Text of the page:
Published on: 02/09/2016
The latest institutional developments around Goal 6 for water and sanitation were presented at World Water Week in Stockholm
The big brother: UN Inter-governmental body on water
First, we have the proposal for a UN Inter-governmental body on water which is being promoted by six European countries (Finland, France, Germany, Hungary, The Netherlands and Switzerland) taking the recommendations of the final report of UNSGAB.
This platform would serve to hold States accountable for the progress they make on implementing the Sustainable Development Goal - SDG 6 and other water-related targets in their countries. The proposed Inter-governmental body would provide one single platform for monitoring progress towards SDG 6 in an integrated way encompassing the different subsectors (WASH, waste water, irrigation and water resources) facilitating less fragmentation and better coordination between its actors and subsectors. At Stockholm, participants raised some concerns that the initiative is being led by just 6 European countries and it was not clear how or when they could get the support from more politically heavy countries to table it and get it endorsed at the United Nations General Assembly. Endorsement by the G77 for instance will be crucial for moving this initiative forward.
On this platform governments would be able to review progress, identify backlogs and make agreements on corrective action sharing lessons learnt and discuss how to overcome barriers to achieve the Goals. There are several suggestions on the frequency and composition of the meetings. Those who were less optimist mention that the platform would possibly convene once every two years and would most likely not consist of the more powerful WASH sector ministers but country official representatives to the UN (diplomats) limiting effective learning and sharing and turning these into action.
The plan is for the Inter-governmental body to be in place before the High Level Political Forum on Sustainable Development. Some say that United Nations Department of Economic and Social Affairs (DESA) would be the most likely institution to provide for the secretarial function in support to the Inter-governmental body as it is already mandated to provide secretarial functions. However, UN-Water wants to host the secretariat.
The cool cousins JMP, GLAAS and the new kid on the block GEMI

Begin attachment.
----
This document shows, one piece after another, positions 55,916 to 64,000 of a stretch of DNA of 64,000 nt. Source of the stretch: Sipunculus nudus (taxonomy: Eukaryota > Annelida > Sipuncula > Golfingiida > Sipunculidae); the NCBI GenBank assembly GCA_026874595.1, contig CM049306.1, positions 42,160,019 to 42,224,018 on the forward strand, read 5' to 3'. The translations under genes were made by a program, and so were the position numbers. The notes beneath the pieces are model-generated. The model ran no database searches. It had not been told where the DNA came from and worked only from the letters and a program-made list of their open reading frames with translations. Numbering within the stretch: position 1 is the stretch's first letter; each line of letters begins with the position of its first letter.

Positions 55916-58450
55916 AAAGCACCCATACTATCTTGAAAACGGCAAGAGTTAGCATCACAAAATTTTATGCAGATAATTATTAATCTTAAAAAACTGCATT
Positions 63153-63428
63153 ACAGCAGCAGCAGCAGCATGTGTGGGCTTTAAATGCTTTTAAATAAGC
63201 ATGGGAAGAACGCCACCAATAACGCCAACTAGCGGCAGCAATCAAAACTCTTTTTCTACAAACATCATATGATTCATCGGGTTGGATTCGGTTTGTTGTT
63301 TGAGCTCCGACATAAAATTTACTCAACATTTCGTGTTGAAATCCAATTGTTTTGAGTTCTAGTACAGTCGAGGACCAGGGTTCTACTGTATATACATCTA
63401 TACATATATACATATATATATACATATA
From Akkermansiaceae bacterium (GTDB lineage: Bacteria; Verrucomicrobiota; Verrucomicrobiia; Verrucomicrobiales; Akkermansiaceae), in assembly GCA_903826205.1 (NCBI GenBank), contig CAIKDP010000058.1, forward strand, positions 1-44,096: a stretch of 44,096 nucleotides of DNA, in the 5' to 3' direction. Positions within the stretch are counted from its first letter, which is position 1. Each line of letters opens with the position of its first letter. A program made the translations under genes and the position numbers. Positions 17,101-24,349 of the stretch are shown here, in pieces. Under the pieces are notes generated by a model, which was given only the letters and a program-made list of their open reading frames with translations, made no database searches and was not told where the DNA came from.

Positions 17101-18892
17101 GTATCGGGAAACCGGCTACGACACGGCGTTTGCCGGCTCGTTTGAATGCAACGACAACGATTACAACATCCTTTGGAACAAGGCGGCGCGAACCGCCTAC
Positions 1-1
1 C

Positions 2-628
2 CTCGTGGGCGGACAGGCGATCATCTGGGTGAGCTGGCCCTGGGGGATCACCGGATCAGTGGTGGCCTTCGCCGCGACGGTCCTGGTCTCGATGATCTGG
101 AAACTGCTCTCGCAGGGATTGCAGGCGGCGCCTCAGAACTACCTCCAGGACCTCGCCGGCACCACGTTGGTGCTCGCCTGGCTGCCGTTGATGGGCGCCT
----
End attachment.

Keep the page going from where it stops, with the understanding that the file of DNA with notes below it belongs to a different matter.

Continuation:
The UN-Water website and many in the sector say that two existing monitoring platforms - the WHO/UNICEF Joint Monitoring Programme for Water Supply and Sanitation (JMP) and UN-Water's Global Analysis and Assessment of Sanitation and Drinking-Water (GLAAS) - plus the newly established GEMI, together will be able to monitor global progress for SDG 6:
The methodologies for GEMI are being tested in Jordan, The Netherlands, Peru, Senegal and Uganda and will be further rolled out to Bangladesh and The Philippines. JMP will also field test its adjusted methodology during 2017 (countries not decided yet). The results will also feed into a first global synthesis report on SDG 6 (2018).
While it’s uncertain that the Inter-governmental body will be established, UN Water is already taking an important responsibility for coordinating the monitoring of SDG 6 by the various UN agencies mentioned above.
The distant grandfather: High-level Panel on Water
Finally, there is the joint United Nations and World Bank Group High-Level Panel on Water (not be confused with the High-level Political Forum) co-chaired by the Presidents of Mauritius and Mexico. It aims to mobilise effective action to accelerate the implementation of Sustainable Development Goal 6 and its related targets.The Water Sherpas are now in Stockholm discussing the scope of this Panel, which they aim to present at the United Nations General Assembly in the third week of September 2016. This panel includes not only heads of state of European but also of African, Asian and Latin American countries. DESA is also involved in the Secretariat.
Critical questions remain unanswered
It was difficult to compile this information during the many Stockholm formal, informal and closed-door sessions, but it is clear that a lot of the processes are still taking shape. Some questions that were left unanswered:
And finally and maybe the most critical, are all these high level efforts and the resources required all really worth it? Should it really be a priority to invest in the global water architecture while there is an urgent need to improve national monitoring systems tracking progress towards SDG 6?
Thank you to the fact finders: Andrea van der Kerk, Erma Uytewaal and Roel Blesgraaf. This article and any inconsistencies are entirely my responsibility.
This blog has also been posted in the Huffington Post.
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